Hackaday links: February 14, 2010

$30,000?

Is it art or is it a puzzle? Well, it functions as a game but it’s certainly a work of art and priced accordingly. The Superplexus was featured in Make Mazine and Hammacher Schlemmer sells it for thirty grand (you can’t just click to add it to your cart though). Think of the work that went into developing this! [via The Awesomer]

Rollable Display Update

[SeBsZ] continues work on his rollable display matrix. He’s got twenty five controller boards now and has them working as a matrix. We originally covered this in January but now it’s much easier to see how this can be made portable by mounting it on fabric or canvas. Check out the demo video if your interested.

Security testing suite

BackTrack 4 final has been released. If you didn’t like it when it was rough around the edges, you should give it another try. This lean and mean Linux ditro is made for security testing and is approachable for noob and pro alike. [Thanks Steve]

Power on the go

[Csae] uses this portable power center to fire up some studio strobes outside. It consists of a case, an uninterruptible power supply, and a couple of extension cords all hacked together into one. At first you might think this is a bit ghetto but it’s portable and it does what is intended.

Happy Valentine’s Day

Giving this LED-heart adorned shirt as a gift is sure to make your Valentine head for the hills. This project’s a few year’s old, but gawdy T-shirts never go out of style, right?

Buzzle: a morse code puzzle box

[lucasfragomeni] built the Buzzle after being inspired by the reverse geocache puzzle. The Buzzle was built as a gift to a friend. It’s a tricky gift too. His friend can’t open it until he decodes the words being displayed in morse code via an LED. A word is chosen at random, so you would have to decode it each time you want to open the box. That’s a pretty neat security feature. Sure it’s not the most secure, but it would keep casual peepers out. Unfortunately, the box was empty when his friend received it.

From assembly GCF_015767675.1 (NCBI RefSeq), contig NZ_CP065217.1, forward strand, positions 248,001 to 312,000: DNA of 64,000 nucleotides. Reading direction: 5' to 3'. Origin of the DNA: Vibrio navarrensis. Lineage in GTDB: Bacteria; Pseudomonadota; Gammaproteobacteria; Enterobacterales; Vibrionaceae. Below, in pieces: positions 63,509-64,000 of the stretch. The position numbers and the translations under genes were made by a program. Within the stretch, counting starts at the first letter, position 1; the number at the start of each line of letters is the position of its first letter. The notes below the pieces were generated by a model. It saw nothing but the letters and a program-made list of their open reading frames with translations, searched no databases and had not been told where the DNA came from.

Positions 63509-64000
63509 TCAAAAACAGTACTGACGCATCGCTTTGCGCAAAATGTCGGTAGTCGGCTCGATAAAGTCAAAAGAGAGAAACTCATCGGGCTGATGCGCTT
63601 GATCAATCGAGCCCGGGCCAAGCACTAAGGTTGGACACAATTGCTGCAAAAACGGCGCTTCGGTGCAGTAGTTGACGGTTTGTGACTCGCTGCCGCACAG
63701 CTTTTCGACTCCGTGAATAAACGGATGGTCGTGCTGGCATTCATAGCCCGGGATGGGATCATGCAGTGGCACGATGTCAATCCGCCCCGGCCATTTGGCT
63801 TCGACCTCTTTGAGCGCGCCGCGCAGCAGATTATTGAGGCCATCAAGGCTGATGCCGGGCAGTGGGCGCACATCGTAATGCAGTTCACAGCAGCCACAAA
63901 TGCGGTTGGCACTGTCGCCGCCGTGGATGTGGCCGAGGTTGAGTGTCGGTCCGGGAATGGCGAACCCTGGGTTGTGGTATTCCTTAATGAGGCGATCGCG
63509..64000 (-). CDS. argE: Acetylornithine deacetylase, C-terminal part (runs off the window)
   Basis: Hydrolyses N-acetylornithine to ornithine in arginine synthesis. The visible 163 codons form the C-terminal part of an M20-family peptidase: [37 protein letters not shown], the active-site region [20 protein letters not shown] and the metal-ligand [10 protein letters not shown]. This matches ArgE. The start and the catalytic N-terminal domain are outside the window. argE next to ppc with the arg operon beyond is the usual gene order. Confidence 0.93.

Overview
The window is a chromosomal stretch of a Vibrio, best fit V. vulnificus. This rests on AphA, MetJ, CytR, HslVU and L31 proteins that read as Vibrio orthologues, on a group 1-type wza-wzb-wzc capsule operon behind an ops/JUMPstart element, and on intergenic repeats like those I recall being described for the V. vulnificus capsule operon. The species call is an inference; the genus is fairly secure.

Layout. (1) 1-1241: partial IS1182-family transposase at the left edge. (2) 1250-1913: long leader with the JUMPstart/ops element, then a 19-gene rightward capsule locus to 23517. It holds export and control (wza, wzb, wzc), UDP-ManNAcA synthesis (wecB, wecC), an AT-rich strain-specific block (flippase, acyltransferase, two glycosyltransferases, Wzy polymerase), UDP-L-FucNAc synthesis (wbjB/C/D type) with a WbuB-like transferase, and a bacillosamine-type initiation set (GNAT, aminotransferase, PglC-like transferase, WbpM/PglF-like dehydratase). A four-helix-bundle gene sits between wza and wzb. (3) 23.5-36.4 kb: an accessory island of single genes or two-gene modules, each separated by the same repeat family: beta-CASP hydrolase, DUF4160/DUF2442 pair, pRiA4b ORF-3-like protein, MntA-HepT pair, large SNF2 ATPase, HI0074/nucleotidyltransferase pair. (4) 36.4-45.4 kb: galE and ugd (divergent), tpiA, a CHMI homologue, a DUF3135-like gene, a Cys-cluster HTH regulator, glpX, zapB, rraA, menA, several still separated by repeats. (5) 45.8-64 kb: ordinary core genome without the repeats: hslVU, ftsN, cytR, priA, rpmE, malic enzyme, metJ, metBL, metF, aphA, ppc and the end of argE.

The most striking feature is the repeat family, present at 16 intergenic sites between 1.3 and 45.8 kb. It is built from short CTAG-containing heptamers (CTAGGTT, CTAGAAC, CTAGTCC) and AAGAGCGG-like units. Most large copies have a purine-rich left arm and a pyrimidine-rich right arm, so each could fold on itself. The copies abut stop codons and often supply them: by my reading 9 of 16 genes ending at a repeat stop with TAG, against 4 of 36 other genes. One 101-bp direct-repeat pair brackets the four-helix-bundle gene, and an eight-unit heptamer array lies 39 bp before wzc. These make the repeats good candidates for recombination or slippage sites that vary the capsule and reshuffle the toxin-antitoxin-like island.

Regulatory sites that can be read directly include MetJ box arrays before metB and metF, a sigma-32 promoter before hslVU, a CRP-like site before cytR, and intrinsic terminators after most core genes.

Laser-cut puzzle box

One of our fondest memories from the 1980′s is watching Magnum P.I. on television. Higgins, Magnum’s employer, had a puzzle box that Magnum could never figure out how to open. Now you can laser cut a puzzle box for yourself and recreate some scenes from television’s glory days.

The design for the box pictured above is not new. The plans for the Cubey 2 project have been around for a while but relied on your mad-woodworking-skills to turn out the pieces. Since we’re not great with a chisel we were happy to see vector graphic and encapsulated postscript files to robotically aid in production. Once the puzzle parts have been assembled a facade is adhered onto each side to hide the pieces. This means you can go for Higgins’ traditional puzzle-box look or sport the hellraiser.

Reverse geocache puzzle

fig1-6471

[Mikal] wanted to create an awesome electronic wedding gift for his friend who was moving to France. After experimenting with a few things, he settled on creating a puzzle box that would only open in a certain location. Since his friend introduced him to the Arduino, he fittingly used one in the design, along with a serial GPS module and a mini character LCD. The box itself is locked using a servo-controlled chopstick, which could theoretically be snapped if [Mikal] really screwed something up. To save battery life, he used a small Pololu module to provide power that uses only 0.01 microamps in standby, and can be shut off by the Arduino.

The box was designed to be mysterious yet self-explanatory. When the button on the front is pushed, the box comes to life for 3 minutes, displaying the distance away from secret location. Additionally, it warns how many tries are left: the button can only be pushed 50 times before it is sealed “forever”. In order to open the box, you have to be within 2km of the destination. Theoretically, you can narrow down the location to one of 2 points after 2 readings, but a less scientific approach would probably be a lot more fun.

This seems like an amazing gift, and the same concept could be repurposed into hundreds of other devices. For extra fun, he could have placed it at a geocache location.